We just got a brand new laundry room in our building. This is a big deal, as laundry rooms are a big deal in Sweden. I wrote about them a little at my company blog last year:
The most foreign place in Sweden – at least for many immigrants – is the laundry room. Yes, the laundry room. You might think it would be easy – book the laundry room, do your laundry, leave the room relatively clean.
The Swedish laundry room is fraught with bewildering conflicts and Byzantine rules and customs. In a rather stoic (or repressed, depending on your point of view) country, the laundry room has become a place where passions are released, where it is acceptable to express anger.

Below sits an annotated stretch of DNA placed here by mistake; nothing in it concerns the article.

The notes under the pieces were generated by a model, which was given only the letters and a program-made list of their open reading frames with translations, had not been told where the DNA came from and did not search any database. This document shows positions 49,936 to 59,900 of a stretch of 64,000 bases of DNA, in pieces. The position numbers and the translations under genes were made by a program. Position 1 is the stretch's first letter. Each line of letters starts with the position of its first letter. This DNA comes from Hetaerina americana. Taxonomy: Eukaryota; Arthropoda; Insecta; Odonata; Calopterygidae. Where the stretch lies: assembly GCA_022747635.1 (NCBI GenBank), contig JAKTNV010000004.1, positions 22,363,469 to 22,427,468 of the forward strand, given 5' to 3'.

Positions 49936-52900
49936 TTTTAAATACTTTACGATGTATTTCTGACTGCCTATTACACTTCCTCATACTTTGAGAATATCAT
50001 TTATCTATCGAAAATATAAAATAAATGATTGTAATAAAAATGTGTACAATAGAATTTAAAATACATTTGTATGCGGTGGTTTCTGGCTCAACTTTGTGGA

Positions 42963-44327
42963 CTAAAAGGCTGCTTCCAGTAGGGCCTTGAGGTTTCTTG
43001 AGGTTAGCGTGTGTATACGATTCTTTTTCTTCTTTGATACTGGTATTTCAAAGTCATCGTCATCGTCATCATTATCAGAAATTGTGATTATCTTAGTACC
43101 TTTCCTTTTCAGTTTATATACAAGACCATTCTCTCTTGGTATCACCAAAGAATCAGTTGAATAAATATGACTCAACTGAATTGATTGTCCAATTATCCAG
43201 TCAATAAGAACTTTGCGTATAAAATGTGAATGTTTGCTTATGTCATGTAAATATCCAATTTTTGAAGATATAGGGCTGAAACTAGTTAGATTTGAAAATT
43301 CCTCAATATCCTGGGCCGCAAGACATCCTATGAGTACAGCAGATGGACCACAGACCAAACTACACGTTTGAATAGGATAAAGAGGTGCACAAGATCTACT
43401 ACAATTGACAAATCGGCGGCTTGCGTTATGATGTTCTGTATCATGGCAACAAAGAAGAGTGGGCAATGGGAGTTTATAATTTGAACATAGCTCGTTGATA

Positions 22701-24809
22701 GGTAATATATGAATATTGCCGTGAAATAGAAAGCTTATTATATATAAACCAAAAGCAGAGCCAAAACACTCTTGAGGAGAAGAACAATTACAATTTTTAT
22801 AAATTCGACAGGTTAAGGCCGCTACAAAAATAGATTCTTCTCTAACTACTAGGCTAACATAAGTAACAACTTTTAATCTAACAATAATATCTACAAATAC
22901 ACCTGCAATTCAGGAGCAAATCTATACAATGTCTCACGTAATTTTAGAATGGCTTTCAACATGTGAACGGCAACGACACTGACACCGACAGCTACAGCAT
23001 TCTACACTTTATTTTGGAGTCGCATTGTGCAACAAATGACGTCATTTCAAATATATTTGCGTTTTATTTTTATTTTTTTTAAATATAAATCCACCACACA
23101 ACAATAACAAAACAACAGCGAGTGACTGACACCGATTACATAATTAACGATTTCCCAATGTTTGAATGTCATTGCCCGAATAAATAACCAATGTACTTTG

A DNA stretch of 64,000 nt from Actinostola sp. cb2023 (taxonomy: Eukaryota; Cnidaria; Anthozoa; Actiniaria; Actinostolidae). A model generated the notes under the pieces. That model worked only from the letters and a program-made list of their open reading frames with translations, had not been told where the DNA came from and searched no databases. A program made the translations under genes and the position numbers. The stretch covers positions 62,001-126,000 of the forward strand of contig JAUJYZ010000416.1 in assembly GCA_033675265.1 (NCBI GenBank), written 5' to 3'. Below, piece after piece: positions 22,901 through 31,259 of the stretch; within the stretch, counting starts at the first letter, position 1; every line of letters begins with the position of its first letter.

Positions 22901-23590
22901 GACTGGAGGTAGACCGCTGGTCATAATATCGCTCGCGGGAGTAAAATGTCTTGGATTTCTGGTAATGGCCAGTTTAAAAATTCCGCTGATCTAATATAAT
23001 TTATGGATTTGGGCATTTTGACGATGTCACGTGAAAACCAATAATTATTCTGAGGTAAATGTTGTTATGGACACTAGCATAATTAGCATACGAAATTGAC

But not directly. No, you do not express anger directly in a Swedish laundry room. You leave an angry note. Anonymously.
Anyway, one guy did most of the work on our sparkling new laundry room (three washing machines, three dryers, all tile – it is heaven). He was a bit older, maybe in his late 40s, early 50s. He always smiled at me when I took out Baby B. But since he was older and not of my oh-so-enlightened generation, I assumed he thought I was quaint or cute or worse.
Then one day, we talked a bit.
How is paternity leave? he asked.
Great, I said.
This is the second time, I added, perhaps with a touch too much pride.
The third time is even better, he said with a humble smile and walked off.
Oh. Three times on paternity leave (at least). Talk about misjudging someone.
I mean, I know intellectually that Sweden has pushed paternity leave for almost 40 years, developing “child-centered masculinity.”
But it still catches an American by surprise …